Do You Have a Real Estate Business Plan?
It is common knowledge that 70% to 80% of new businesses fail within their first year. This factor may be higher when factoring individual real estate investing businesses. And even if you have moderate success your first year, half of all businesses or individual real estate investors who survive the first year will fail within the next four years. Why is this so common?
The primary cause is lack of business planning. We are all familiar with the saying: entrepreneurs and business owners don’t plan to fail, they fail to plan (which causes them to fail).
There are basically two types of business plans. There is the business plan companies create when initially starting a company. This includes, among other things, market research to determine market size to ensure the opportunity is big enough to pursue; analyzing customer segments to confirm whether customer needs match the company’s proposed product and/or service offerings; plus the analysis of the competition to determine how your company will position itself to gain market share, and how you will most effectively compete.
This is standard for start up businesses.
If you are a real estate investor, let me ask you a question:
Why do so many individual real estate investors jump in virtually blind into their local or (worst in this case) out of town real estate markets without doing the proper market research to understand whether or not their business will actually work in that particular market?
From a strategic standpoint, doing market research to understand the market you are choosing to work in, understanding who your customers are (tenants, end buyers), where they are currently located and what they actually need is critical to business viability and long term success.
Your real estate business plan must also document your marketing plan (how you will find properties/deals, tenants and buyer/sellers), your human resources plan (who you will hire to help you) and your operations plan (how you run your day to day business and your vision (what key milestones have you put in place and when will you accomplish them).
When you’re done, your business plan will confirm your market opportunity and give you a road map to follow. It will also help you should you wish to gain funding from lenders or joint venture partners, which segues into the second part of this plan.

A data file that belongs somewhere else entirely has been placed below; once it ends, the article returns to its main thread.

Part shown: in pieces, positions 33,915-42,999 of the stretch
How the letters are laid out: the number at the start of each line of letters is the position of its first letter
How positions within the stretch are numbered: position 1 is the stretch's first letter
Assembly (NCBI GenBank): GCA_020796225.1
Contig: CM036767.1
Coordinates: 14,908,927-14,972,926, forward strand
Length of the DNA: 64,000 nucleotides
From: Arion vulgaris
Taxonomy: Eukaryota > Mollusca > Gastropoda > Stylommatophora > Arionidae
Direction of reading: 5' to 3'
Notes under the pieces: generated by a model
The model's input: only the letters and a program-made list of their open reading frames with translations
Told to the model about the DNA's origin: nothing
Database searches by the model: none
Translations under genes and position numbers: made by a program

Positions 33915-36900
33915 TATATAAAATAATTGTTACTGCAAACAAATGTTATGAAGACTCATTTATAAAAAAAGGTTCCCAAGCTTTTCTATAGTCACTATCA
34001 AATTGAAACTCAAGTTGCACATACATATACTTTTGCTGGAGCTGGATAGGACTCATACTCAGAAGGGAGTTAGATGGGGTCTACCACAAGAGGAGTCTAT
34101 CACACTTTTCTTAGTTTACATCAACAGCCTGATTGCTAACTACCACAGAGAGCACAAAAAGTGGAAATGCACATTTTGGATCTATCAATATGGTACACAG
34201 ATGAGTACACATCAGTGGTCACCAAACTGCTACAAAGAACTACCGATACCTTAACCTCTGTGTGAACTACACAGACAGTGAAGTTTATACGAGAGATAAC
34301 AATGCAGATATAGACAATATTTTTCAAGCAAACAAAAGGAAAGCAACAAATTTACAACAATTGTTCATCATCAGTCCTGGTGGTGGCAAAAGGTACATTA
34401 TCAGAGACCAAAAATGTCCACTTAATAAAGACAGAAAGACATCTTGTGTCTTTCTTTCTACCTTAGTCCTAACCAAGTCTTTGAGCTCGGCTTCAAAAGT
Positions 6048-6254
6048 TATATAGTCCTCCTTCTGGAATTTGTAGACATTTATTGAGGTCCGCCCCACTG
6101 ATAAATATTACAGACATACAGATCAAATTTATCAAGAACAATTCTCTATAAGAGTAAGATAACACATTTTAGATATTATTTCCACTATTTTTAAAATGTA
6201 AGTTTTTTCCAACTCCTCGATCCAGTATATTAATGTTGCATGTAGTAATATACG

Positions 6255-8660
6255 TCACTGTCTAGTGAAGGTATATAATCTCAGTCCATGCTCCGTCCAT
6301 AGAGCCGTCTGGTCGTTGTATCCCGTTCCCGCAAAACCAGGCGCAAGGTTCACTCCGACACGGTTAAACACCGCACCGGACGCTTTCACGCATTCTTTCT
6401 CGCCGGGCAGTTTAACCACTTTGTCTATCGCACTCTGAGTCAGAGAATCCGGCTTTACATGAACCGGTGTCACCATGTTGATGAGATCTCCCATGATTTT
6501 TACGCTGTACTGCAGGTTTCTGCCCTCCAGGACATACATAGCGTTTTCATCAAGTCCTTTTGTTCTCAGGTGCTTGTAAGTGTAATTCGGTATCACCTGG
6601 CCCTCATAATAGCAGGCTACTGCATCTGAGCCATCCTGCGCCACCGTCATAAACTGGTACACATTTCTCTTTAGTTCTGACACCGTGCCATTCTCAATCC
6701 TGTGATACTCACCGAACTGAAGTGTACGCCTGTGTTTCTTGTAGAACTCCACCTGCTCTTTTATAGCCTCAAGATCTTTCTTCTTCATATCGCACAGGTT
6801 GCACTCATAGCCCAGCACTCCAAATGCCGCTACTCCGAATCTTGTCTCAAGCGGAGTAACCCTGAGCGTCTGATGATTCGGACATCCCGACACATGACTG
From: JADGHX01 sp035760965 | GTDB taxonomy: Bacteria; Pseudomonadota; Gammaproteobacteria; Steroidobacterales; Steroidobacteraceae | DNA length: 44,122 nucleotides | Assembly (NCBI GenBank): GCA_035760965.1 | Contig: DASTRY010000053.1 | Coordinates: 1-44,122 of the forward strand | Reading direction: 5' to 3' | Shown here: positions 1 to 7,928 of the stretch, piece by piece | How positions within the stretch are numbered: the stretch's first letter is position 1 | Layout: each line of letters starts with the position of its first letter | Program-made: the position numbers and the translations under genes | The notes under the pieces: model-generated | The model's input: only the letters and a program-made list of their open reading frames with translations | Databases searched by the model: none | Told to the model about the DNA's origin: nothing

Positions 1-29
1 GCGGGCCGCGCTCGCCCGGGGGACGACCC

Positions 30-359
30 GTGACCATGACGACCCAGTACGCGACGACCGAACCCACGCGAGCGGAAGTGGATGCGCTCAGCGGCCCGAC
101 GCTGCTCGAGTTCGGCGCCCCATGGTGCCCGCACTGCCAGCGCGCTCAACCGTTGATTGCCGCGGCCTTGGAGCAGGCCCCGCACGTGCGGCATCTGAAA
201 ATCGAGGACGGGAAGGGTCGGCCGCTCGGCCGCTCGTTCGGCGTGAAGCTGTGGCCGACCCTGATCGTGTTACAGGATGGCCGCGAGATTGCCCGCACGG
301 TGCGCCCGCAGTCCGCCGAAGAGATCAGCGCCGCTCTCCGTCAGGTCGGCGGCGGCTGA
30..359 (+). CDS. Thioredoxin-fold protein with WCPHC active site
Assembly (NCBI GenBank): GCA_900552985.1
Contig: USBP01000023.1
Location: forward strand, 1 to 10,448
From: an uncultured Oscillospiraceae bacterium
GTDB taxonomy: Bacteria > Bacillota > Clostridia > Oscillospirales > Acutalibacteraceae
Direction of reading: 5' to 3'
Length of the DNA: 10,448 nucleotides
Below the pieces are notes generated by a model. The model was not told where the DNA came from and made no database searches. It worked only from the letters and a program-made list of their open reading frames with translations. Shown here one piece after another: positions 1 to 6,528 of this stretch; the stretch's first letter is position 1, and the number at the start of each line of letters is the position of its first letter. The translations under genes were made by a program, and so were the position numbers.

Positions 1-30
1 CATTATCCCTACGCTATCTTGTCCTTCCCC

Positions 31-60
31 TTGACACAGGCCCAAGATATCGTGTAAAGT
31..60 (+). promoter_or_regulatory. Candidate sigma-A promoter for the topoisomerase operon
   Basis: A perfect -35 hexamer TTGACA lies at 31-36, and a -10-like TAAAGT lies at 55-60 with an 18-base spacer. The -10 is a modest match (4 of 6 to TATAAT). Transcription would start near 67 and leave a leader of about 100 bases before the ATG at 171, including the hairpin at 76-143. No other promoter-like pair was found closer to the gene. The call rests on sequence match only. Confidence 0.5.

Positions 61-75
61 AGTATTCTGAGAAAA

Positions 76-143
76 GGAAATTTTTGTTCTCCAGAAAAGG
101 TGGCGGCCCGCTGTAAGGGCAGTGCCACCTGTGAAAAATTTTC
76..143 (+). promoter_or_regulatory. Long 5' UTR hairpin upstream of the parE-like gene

We all know, unless you have won the lottery, every real estate investor ultimately runs out of their own resources. For most, it’s after acquiring 1, 2 or 3 properties.
This type of business plan is more of a “strategic plan”, in that it is targeted specifically at potential investors. Investors are key to your property portfolio growth. Using YOUR knowledge is the key to building an investor database and a real estate portfolio without using many or any of your own funds.
Specifically, this strategic plan needs to identify precisely:
1. Where you want your real estate business to be in five years
2. What you need to accomplish within the next year to progress you (and your investors) to an acceptable point, and…
3. What your strategies you will use to complete your key milestones in the next 12 months i.e acquiring properties!
In determining the optimal strategies, you need to consider your knowledge, strengths, plus a have true understanding of the real estate market you have chosen to work in to the point where you can recognize the opportunities within that market which can be best leveraged.
If you don’t take time to do this, you risk becoming a potenial danger to yourself and your investors. That is, you continue to use the same tactics that the masses use, the potentially more exposed you are to circumstances outside of your control.
So, spend time figuring out the best strategies to follow based on the market you are in and document this in your business plan…the plan which you present to your potential investors. The good news is, if you’ve already proven you can successfully do a real estate deal, you can build on that experience.
To start, you need to create your real estate business plan. Importantly, your marketing plan should always be adding new marketing channels (e.g., direct mail, print, search engine optimization, etc.) to find more properties, tenants, sellers etc.
Next, consider your human resources strategy. What new people will you need to hire to accomplish your key goals in the coming years? And finally, you need to develop your operations strategy. Figure out what key tasks and milestones you need to accomplish over the next year to locate more investors and more deals.
Creating a business plan when you start your company, and annually creating strategic plans to grow your company is absolutely essential to your success. If you want to avoid failure, make sure you are continuously updating and following your business and strategic plans.
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